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Scaling Concepts in Porous Media

  • Christophe Baudet
  • Elixabeth Charlaix
  • Eric Clément
  • Etienne Gyron
  • Fean-Pierre Hulin
  • Christophe Leroy

Abstract

Scaling concepts in disordered matter should be of use to the physics of porous media (POM)1. The applications of such media are numerous, ranging from hydrogeology, oil industry, chromatography and filtration, and justify the lasting interest for this physics2. We will focus our attention towards the effect of disorder in POM and, more precisely, that of multiple scales in the geometry of the fluid(s) penetrating them; but we will also recall some basic properties of POM. Geometrical disorder in POM has several origins:
  • There is a strong contrast between the material properties of the solid phase and the fluid one(s) penetrating it.

  • The pore space can range from homogeneous to very heterogeneous (e.g. from sintered materials obtained with a relatively uniform particle size distribution to fractured rocks presenting an irregular distribution of cracks of variable size, aperture...). Heterogeneous POM often present a large range of geometrical scales.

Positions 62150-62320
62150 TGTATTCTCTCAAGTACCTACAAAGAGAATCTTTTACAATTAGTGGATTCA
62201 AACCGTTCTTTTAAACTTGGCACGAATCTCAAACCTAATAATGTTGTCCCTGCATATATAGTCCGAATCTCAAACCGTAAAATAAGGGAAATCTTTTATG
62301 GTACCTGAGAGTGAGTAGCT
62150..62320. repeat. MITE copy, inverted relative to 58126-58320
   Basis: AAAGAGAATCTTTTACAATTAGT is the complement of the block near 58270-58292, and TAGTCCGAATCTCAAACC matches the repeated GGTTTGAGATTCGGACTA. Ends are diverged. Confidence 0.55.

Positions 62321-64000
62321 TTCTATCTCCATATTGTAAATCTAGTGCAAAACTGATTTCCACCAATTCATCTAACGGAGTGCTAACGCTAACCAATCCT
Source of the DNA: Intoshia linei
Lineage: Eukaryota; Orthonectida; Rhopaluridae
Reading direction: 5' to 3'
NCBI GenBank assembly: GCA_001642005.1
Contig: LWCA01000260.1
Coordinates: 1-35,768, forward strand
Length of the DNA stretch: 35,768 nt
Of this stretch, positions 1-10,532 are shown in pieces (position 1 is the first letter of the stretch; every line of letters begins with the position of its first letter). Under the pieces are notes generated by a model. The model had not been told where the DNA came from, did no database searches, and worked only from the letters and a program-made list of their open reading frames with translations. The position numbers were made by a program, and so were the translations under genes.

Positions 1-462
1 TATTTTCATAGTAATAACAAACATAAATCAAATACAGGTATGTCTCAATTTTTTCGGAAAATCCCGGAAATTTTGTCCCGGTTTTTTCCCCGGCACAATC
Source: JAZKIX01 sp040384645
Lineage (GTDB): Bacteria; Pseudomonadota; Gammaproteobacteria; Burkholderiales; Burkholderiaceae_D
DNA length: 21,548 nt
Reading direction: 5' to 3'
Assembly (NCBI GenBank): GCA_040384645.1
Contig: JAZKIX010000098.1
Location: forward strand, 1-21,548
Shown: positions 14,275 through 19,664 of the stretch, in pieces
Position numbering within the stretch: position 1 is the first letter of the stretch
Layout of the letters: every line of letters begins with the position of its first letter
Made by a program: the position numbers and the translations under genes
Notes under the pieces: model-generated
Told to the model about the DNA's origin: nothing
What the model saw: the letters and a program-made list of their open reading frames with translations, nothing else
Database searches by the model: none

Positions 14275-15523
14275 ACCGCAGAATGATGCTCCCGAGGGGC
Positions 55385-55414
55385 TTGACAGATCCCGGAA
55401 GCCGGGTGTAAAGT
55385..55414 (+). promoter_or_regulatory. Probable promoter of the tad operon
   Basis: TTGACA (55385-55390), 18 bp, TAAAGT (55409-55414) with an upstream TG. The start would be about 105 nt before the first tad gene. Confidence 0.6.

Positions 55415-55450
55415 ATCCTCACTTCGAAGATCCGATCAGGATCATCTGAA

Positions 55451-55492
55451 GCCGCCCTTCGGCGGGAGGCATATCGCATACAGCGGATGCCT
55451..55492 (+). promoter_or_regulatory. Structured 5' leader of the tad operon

• In multiple phase flows, the distribution of the fluid phases contained in the POM introduces additional heterogeneities and multiplicity of scales.

  • Local heterogeneities like those due to roughness or of chemical nature (e.g. presence of clays in sandstones) control the wetting properties in polyphasic flows. We will not consider this last class of parameters which, nevertheless, are of dramatic practical importance. Chemical surface effects can also model the properties of walls in random field problems: the advancing front of a wetting fluid on an heterogeneous surface (or, possibly, in a porous material made of wettable and non wettable properties) displays some characteristic features (rough interfaces, hysteresis) of R.F. systems4 discussed in the article by Villain.

Keywords

Porous Medium Representative Elementary Volume Percolation Threshold Fracture Rock Capillary Number 
These keywords were added by machine and not by the authors. This process is experimental and the keywords may be updated as the learning algorithm improves.

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Copyright information

© Springer Science+Business Media New York 1991

Authors and Affiliations

  • Christophe Baudet
    • 1
  • Elixabeth Charlaix
    • 1
  • Eric Clément
    • 1
  • Etienne Gyron
    • 1
  • Fean-Pierre Hulin
    • 1
  • Christophe Leroy
    • 1
  1. 1.Laboratoire d’Hydrodynamique et de Mécanique Physique E.S.P.C.I.Groupe Poreux P.C.Paris Cedex 05France

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